Participation and Collaboration

Participants will:
  • Exchange posts with their colleagues and participate in discussions using a Discussion Forum
  • Review and discuss online and text based reading materials
  • Use online examples to practice score each trait
  • Score demonstration papers using the rubric and discuss assessment rationale
  • Develop and score an original student sample for all traits.
You will be able to customize activities to your specific teaching responsibilities and needs.
No more that 10% of a discussion posting or paper may be directly quoted.
Tips for documenting direct quotes in a discussion posting or paper:http://owl.english.purdue.edu/owl/resource/560/02/
See: "short quotations" and "long quotations" and "summary or paraphrase."

Late Work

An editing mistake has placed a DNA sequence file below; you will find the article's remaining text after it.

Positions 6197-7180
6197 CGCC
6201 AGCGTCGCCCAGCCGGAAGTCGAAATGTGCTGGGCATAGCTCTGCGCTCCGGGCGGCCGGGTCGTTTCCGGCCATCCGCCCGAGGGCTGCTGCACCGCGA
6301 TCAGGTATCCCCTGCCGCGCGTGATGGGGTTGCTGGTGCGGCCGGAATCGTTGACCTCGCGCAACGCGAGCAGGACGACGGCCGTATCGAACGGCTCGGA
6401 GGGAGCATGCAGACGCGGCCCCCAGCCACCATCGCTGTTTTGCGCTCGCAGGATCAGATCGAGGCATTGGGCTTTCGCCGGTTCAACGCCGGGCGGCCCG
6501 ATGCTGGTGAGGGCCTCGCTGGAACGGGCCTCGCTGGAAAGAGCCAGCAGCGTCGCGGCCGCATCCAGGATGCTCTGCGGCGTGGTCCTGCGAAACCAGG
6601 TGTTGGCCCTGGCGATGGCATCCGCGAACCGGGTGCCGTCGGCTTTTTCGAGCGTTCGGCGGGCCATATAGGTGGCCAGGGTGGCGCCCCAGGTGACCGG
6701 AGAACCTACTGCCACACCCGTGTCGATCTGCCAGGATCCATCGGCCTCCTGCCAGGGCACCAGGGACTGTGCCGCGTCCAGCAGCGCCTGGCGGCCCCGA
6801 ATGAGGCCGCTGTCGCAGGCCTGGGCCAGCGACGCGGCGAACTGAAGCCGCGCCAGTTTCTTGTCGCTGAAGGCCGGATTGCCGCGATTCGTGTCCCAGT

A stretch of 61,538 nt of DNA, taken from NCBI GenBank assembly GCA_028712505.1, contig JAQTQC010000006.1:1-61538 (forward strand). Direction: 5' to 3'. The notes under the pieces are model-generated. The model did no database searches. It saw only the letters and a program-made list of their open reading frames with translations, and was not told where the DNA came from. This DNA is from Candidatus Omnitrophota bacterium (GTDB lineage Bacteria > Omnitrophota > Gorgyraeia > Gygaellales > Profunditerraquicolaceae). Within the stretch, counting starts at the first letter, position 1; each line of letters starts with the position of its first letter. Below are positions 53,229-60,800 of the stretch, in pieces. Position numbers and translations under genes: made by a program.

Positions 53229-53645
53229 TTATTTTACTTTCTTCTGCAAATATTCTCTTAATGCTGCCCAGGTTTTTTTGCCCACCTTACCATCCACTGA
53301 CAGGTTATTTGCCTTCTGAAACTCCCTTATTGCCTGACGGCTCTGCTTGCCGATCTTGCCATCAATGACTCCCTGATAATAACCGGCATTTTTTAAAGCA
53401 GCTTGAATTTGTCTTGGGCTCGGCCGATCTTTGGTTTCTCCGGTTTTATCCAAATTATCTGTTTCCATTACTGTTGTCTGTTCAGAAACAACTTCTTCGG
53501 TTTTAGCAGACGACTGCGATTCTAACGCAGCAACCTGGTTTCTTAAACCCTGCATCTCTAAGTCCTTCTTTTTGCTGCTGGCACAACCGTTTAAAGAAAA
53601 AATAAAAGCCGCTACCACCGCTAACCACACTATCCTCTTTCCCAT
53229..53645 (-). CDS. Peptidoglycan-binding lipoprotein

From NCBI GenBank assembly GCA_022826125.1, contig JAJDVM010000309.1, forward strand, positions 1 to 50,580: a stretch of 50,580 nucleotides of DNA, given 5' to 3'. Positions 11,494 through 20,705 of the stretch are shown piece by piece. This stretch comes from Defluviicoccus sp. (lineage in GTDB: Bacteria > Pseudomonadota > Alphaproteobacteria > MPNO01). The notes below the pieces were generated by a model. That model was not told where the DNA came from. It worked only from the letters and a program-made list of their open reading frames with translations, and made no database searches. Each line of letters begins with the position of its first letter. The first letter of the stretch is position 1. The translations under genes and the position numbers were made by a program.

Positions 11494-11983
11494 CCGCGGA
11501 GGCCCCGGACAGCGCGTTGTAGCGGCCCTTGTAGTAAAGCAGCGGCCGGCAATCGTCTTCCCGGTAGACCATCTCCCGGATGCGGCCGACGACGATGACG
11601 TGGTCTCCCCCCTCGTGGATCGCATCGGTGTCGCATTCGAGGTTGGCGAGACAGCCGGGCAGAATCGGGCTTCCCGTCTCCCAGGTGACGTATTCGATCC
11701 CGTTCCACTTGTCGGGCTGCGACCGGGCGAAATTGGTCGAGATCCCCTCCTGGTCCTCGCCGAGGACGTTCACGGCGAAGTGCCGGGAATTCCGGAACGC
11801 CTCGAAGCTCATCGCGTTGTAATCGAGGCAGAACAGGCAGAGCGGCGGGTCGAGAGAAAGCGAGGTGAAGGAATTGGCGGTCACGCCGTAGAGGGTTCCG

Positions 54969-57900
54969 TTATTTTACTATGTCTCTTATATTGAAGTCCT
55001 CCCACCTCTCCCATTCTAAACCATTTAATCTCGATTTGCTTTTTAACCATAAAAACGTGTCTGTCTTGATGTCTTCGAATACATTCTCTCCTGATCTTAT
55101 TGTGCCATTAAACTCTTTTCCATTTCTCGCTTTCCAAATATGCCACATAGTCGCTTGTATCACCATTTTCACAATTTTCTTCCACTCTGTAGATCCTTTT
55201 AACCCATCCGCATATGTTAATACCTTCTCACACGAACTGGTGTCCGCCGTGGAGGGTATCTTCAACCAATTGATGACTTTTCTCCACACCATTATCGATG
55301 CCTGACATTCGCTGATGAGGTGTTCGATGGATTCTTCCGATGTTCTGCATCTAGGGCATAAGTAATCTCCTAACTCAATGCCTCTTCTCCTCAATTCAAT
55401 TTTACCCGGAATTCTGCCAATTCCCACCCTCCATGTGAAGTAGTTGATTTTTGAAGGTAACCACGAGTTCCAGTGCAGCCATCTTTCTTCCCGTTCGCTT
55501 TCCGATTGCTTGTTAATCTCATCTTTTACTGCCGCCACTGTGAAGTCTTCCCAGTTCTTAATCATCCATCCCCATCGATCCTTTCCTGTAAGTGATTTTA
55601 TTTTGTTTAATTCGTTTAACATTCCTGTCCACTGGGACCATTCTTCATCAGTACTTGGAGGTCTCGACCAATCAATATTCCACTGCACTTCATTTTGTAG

Regular, timely feedback to classmates via the Discussion Board makes this class vital, and prompt submission of assignments for assessment allows the instructor to give you the guidance you deserve to receive. Due dates for each module are published on the course calendar at the start of the class. Work turned in by midnight on the due date will be considered on time and will receive full credit.
Life can bring emergencies which may prevent timely submission of assignments. If you have an emergency which interferes with your coursework contact the instructor as soon as possible. Emergencies are defined as serious events which are not planned. Emergencies cannot be written on the calendar in advance. Examples of emergencies are heart attacks, car accidents, serious health crises of the student or in the student's immediate family. Examples of non-emergencies are family weddings, vacations, or any other event which can be planned around. If the family calendar looks busy at a particular time, plan to work ahead on your coursework.